Br J Cancer 2001, 85:881-890. PubMed Abstract | Publisher Full Text OpenURL

  12. Dewhirst MW: Intermittent hypoxia furthers the rationale for hypoxia-inducible factor-1 targeting.

    Cancer Res 2007, 67:854-855. PubMed Abstract | Publisher Full Text OpenURL

  13. Kung AL, Zabludoff SD, France DS, Friedmann SJ, Tanner EA, Vieira A, Cornell-Kennon S, Lee J, Wang B, Wang J, Memmert K, Naegeli HU, Petersen F, Eck MJ, Bair KW, Wood AW, Livingston DM: Small molecule blockade of transcriptional coactivation of the hypoxia-inducible factor pathway.

    Cancer Cell 2004, 6:33-43. PubMed Abstract | Publisher Full Text OpenURL

  14. Vordermark D, Shibata T, Brown JM: Green fluorescent protein is a suitable reporter of tumor hypoxia despite an oxygen requirement for chromophore formation.

    Neoplasia 2001, 3:527-534. PubMed Abstract | Publisher Full Text | PubMed Central Full Text OpenURL

  15. Shibata T, Giaccia AJ, Brown JM: Development of a hypoxia-responsive vector for tumor-specific gene therapy.

    Gene Ther 2000, 7:493-498. PubMed Abstract | Publisher Full Text OpenURL

  16. Puck TT, Marcus PI: A rapid method for viable cell titration and clone production with Hela Cells in tissue culture: the use of x-irradiated cells to supply conditioning factors.

    Proc Natl Acad Sci USA 1955, 41:432-437. PubMed Abstract | Publisher Full Text | PubMed Central Full Text OpenURL

  17. Hall EJ: Radiobiology for the radiologist. 4th edition. Philadelphia: Lippincott; 1994.

  18. Welsh S, Williams R, Kirkpatrick L, Paine-Murrieta G, Powis G: Antitumor activity and pharmacodynamic properties of PX-478, an inhibitor of hypoxia-inducible factor-1alpha.

    Mol Cancer Ther 2004, 3:233-244. PubMed Abstract | Publisher Full Text OpenURL

  19. Moeller BJ, Cao Y, Li CY, Dewhirst MW: Radiation activates HIF-1 to regulate vascular radiosensitivity in tumors: role of reoxygenation, free radicals, and stress granules.

    Cancer Cell 2004, 5:429-441. PubMed Abstract | Publisher Full Text OpenURL

  20. Vordermark D, Katzer A, Baier K, Kraft P, Flentje M: Cell-type-specific association of hypoxia-inducible factor-1alpha (HIF-1alpha) protein accumulation and radiobiologic tumor hypoxia.

    Int J Radiat Oncol Biol Phys 2004, 58:1242-1250. PubMed Abstract | Publisher Full Text OpenURL

  21. Williams KJ, Telfer BA, Xenaki D, Sheridan MR, Desbaillets I, Peters HJ, Honess D, Harris AL, Dachs GU, van der Kogel A, Stratford IJ: Enhanced response to radiotherapy in tumours deficient in the function of hypoxia-inducible factor-1.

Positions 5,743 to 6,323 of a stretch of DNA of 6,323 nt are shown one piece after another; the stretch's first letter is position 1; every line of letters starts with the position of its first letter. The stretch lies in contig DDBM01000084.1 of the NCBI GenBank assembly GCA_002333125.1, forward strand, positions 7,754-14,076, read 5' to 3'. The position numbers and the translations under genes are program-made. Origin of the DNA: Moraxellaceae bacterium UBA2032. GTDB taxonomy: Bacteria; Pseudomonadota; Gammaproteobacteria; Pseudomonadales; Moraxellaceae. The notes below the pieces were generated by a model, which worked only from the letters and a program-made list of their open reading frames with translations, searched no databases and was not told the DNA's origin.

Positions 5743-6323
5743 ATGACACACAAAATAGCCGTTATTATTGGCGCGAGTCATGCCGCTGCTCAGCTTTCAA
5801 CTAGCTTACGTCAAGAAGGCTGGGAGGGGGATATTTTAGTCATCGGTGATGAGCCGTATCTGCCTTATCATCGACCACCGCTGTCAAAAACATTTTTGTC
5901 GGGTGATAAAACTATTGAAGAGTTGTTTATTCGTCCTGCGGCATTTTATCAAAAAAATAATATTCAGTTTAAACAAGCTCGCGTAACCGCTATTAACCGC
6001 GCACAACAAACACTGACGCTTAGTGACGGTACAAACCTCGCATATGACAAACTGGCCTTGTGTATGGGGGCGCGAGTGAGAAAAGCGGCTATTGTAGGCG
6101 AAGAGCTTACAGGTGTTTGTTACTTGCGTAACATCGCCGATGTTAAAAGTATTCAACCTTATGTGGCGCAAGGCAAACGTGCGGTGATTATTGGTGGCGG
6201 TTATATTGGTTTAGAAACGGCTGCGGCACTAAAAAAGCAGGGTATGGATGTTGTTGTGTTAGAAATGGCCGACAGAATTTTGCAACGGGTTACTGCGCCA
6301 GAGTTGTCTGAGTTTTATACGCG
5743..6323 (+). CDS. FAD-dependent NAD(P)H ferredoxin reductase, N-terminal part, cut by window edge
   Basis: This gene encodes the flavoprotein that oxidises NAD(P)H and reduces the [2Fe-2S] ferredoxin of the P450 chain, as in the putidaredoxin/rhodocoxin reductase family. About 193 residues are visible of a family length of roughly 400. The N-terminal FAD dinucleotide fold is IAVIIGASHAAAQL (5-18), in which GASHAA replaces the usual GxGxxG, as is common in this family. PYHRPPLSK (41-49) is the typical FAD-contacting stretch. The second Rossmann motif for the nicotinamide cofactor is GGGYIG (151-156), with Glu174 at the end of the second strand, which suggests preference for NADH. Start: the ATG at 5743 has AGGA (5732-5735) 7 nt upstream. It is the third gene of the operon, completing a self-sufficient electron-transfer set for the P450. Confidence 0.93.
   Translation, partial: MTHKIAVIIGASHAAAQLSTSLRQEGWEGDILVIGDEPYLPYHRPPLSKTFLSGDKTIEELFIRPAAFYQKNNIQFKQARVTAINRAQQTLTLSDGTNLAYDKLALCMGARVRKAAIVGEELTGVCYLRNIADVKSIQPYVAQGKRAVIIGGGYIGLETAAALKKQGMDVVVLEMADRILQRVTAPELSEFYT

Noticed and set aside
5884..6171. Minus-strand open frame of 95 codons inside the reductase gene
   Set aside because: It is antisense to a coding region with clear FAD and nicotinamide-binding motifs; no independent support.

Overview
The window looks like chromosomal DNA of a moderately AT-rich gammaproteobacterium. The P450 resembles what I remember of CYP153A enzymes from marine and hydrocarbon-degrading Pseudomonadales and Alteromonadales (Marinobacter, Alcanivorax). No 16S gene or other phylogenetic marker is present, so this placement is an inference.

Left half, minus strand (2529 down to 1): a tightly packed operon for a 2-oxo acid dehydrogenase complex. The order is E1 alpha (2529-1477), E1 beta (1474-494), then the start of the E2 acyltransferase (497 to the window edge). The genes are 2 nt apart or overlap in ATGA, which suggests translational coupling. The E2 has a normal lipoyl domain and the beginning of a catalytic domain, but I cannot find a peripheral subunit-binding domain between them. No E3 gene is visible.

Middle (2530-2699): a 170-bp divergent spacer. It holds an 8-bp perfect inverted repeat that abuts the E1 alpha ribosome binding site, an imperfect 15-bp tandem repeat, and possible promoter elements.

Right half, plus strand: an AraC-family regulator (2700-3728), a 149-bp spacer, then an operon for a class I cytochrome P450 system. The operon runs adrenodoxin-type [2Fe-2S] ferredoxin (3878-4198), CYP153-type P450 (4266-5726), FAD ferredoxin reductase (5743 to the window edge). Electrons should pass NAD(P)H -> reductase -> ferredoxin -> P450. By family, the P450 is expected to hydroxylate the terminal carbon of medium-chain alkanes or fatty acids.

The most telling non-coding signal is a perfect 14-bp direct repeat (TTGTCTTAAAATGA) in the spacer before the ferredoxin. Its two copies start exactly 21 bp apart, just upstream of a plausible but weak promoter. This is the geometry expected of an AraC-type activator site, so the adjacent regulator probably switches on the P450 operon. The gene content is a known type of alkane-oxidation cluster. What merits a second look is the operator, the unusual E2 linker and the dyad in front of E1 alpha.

Radiother Oncol 2005, 75:89-98. PubMed Abstract | Publisher Full Text OpenURL

  22. Dai S, Huang ML, Hsu CY, Chao KS: Inhibition of hypoxia inducible factor 1alpha causes oxygen-independent cytotoxicity and induces p53 independent apoptosis in glioblastoma cells.

    Int J Radiat Oncol Biol Phys 2003, 55:1027-1036. PubMed Abstract | Publisher Full Text OpenURL

  23. Sasabe E, Zhou X, Li D, Oku N, Yamamoto T, Osaki T: The involvement of hypoxia-inducible factor-1alpha in the susceptibility to gamma-rays and chemotherapeutic drugs of oral squamous cell carcinoma cells.

    Int J Cancer 2007, 120:268-277. PubMed Abstract | Publisher Full Text OpenURL

  24. Pore N, Gupta AK, Cerniglia GJ, Jiang Z, Bernard EJ, Evans SM, Koch CJ, Hahn SM, Maity A: Nelfinavir down-regulates hypoxia-inducible factor 1alpha and VEGF expression and increases tumor oxygenation: implications for radiotherapy.

    Cancer Res 2006, 66:9252-9259. PubMed Abstract | Publisher Full Text OpenURL

  25. Arvold ND, Guha N, Wang D, Matli M, Deen DF, Warren RS, Haas-Kogan DA: Hypoxia-induced radioresistance is independent of hypoxia-inducible factor-1A in vitro.

    Int J Radiat Oncol Biol Phys 2005, 62:207-212. PubMed Abstract | Publisher Full Text OpenURL

  26. Moeller BJ, Dewhirst MW: Raising the bar: how HIF-1 helps determine tumor radiosensitivity.

    Cell Cycle 2004, 3:1107-1110. PubMed Abstract | Publisher Full Text OpenURL

  27. Staab A, Löffler J, Said HM, Katzer A, Beyer M, Polat B, Einsele H, Flentje M, Vordermark D: Modulation of glucose metabolism inhibits hypoxic accumulation of Hypoxia-inducible factor-1alpha (HIF-1alpha).

    Strahlenther Onkol 2007, 183:366-373. PubMed Abstract | Publisher Full Text OpenURL

  28. Sorensen BS, Alsner J, Overgaard J, Horsman MR: Hypoxia induced expression of endogenous markers in vitro is highly influenced by pH.

    Radiother Oncol 2007, 83:362-366. PubMed Abstract | Publisher Full Text OpenURL

Pre-publication history

The pre-publication history for this paper can be accessed here:

http://www.biomedcentral.com/1471-2407/7/213/prepub